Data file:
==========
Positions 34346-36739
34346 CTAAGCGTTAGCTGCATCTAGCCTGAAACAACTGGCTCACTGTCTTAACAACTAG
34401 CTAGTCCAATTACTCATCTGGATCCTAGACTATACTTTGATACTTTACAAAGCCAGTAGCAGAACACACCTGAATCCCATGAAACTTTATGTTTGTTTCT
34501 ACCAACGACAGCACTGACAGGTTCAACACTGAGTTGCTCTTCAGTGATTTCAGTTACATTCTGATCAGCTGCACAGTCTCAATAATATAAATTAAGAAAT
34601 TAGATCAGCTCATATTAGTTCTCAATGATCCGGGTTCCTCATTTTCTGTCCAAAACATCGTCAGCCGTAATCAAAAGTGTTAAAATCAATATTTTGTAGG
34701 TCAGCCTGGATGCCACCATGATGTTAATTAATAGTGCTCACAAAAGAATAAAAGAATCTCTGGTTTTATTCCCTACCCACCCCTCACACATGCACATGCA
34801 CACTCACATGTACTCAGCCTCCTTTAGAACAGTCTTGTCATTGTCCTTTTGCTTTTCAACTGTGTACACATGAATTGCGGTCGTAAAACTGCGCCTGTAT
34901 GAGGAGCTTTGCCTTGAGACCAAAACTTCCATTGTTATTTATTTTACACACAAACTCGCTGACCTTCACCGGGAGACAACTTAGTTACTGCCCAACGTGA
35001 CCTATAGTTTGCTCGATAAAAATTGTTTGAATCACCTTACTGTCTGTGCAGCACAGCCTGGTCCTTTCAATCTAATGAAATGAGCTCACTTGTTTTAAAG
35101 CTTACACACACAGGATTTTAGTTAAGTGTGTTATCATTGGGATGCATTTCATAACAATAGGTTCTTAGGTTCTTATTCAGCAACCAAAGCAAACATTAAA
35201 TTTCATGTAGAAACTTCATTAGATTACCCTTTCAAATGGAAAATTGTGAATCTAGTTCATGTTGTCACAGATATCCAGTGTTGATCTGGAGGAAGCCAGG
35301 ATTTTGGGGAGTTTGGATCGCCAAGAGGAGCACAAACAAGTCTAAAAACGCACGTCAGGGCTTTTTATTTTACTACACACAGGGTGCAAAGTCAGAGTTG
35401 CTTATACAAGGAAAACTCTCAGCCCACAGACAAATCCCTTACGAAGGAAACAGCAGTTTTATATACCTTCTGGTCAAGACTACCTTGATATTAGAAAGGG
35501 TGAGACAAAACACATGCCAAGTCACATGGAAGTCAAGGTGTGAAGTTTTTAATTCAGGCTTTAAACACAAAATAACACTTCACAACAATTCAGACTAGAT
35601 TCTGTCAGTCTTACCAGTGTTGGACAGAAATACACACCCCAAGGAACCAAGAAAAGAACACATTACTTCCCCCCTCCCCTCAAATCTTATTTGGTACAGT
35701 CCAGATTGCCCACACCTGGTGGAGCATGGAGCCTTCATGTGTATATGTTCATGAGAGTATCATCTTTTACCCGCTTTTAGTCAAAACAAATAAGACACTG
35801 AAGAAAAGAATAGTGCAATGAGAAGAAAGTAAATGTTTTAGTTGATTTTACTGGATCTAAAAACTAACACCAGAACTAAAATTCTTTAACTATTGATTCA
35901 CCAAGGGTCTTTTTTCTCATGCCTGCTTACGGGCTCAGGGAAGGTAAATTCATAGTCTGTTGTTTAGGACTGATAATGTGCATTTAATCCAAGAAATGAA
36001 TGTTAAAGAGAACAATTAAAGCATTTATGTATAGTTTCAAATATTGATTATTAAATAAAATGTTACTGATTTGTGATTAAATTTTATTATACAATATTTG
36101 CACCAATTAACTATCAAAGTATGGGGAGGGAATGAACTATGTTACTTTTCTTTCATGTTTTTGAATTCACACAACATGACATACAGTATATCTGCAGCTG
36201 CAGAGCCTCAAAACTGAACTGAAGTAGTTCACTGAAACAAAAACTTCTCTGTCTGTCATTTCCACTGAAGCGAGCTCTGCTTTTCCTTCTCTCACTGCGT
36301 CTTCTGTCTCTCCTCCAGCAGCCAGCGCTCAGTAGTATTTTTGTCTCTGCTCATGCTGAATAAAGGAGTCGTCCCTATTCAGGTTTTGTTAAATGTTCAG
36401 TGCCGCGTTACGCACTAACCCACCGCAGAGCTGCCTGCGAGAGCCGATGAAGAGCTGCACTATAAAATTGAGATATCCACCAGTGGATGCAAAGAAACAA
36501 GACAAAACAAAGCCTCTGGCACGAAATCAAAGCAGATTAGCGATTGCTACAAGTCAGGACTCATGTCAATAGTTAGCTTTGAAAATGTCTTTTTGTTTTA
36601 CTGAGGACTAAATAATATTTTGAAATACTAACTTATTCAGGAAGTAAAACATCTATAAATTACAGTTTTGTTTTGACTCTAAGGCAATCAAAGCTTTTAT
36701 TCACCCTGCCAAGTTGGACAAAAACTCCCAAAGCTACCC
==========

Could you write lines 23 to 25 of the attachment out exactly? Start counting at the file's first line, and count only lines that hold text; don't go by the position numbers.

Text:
36401 TGCCGCGTTACGCACTAACCCACCGCAGAGCTGCCTGCGAGAGCCGATGAAGAGCTGCACTATAAAATTGAGATATCCACCAGTGGATGCAAAGAAACAA
36501 GACAAAACAAAGCCTCTGGCACGAAATCAAAGCAGATTAGCGATTGCTACAAGTCAGGACTCATGTCAATAGTTAGCTTTGAAAATGTCTTTTTGTTTTA
36601 CTGAGGACTAAATAATATTTTGAAATACTAACTTATTCAGGAAGTAAAACATCTATAAATTACAGTTTTGTTTTGACTCTAAGGCAATCAAAGCTTTTAT